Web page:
Ascent Solar’s Flexible CIGS Solar Panels One of TIME’s 50 Best Inventions of 2011
Tags: alternate energy, Clean Technologies, Eco Tech, electricity generation, Flexible Solar Cells, Green energy, Green Power, Green Technologies, Nano Technology, nanowires, renewable energy, solar cells, solar electricity, solar energy, Solar Panels, solar photovoltaic, Solar power, solar technology
Ascent Solar Technologies develops innovative, lightweight, flexible, thin-film solar photovoltaic modules (that’s a mouthful, I know — read it again). Ascent’s flexible CIGS solar panels are so innovative they were named one of TIME’s are designed to integrate with limitless applications, transforming unused surface area into a source of clean, renewable energy.50 Best Inventions of 2011, one of only six “green” inventions to make the list this year. The list is featured in the November 28, 2011 issue of TIME (which, somehow, is already online… oh, old media, how you amuse me).
“For each of the past 10 years, TIME has recognized the top 50 breakthroughs in science, technology and the arts,” Ascent notes. “Previous honorees have included the iPad, Nissan Leaf, 3-D cameras, and the world’s first synthetic cells.” Not a bad list of technologies to be associated with.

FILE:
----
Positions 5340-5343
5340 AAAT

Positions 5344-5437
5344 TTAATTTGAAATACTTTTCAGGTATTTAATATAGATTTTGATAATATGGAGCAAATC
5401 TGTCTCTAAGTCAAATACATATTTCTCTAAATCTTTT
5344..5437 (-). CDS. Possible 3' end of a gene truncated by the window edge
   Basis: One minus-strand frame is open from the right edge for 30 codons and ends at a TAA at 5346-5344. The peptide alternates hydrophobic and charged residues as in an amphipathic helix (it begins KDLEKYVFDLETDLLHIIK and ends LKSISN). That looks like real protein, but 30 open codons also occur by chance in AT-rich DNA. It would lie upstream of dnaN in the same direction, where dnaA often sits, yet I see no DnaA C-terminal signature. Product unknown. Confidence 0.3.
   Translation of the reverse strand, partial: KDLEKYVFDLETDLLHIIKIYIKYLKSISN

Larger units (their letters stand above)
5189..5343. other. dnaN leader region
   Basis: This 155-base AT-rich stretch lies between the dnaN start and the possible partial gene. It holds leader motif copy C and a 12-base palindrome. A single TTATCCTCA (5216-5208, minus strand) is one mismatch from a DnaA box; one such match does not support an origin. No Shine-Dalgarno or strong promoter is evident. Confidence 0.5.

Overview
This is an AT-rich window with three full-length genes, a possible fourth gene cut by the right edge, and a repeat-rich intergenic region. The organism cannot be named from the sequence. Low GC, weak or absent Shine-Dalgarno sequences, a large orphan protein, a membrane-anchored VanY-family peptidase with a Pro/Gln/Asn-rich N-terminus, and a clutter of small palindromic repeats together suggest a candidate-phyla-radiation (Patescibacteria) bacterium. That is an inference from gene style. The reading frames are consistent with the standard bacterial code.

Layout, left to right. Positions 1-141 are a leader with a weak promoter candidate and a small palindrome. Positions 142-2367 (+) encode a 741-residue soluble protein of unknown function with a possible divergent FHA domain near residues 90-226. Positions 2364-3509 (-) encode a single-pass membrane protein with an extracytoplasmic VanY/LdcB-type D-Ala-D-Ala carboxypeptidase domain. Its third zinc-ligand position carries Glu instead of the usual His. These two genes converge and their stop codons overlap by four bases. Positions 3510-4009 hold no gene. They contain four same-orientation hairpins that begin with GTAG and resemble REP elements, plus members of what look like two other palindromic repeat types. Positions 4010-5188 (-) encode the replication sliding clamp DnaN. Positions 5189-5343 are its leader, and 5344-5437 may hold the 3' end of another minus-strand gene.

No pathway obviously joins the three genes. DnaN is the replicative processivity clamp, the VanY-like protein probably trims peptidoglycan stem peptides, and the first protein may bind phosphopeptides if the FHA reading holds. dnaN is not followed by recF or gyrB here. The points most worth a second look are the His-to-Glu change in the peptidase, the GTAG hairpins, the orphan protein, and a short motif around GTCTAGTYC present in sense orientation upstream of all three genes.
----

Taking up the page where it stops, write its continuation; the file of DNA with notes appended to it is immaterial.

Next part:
“TIME refers to Ascent’s solar panels as ‘ingenious’ for their ability to be directly integrated with building materials without the limitations of standard, glass solar panels.”
Ascent Solar’s Solar Panels in Use on Tents
Here on CleanTechnica, Tina wrote, nearly one year ago, how Ascent’s solar panels are being used for portable disaster relief on tents – innovative, useful application, especially in disaster-hit areas. The panels’ flexibility and light weight certainly do allow for more applications than most of us would normally consider are possible with solar, and allow for renewable energy expansion in formerly inaccessible areas and tremendously under-utilized areas.
As the company states, they are “designed to integrate with limitless applications, transforming unused surface area into a source of clean, renewable energy.” Who doesn’t love that? (Other than, perhaps, some solar panel competitors.)
Source: Clean Technica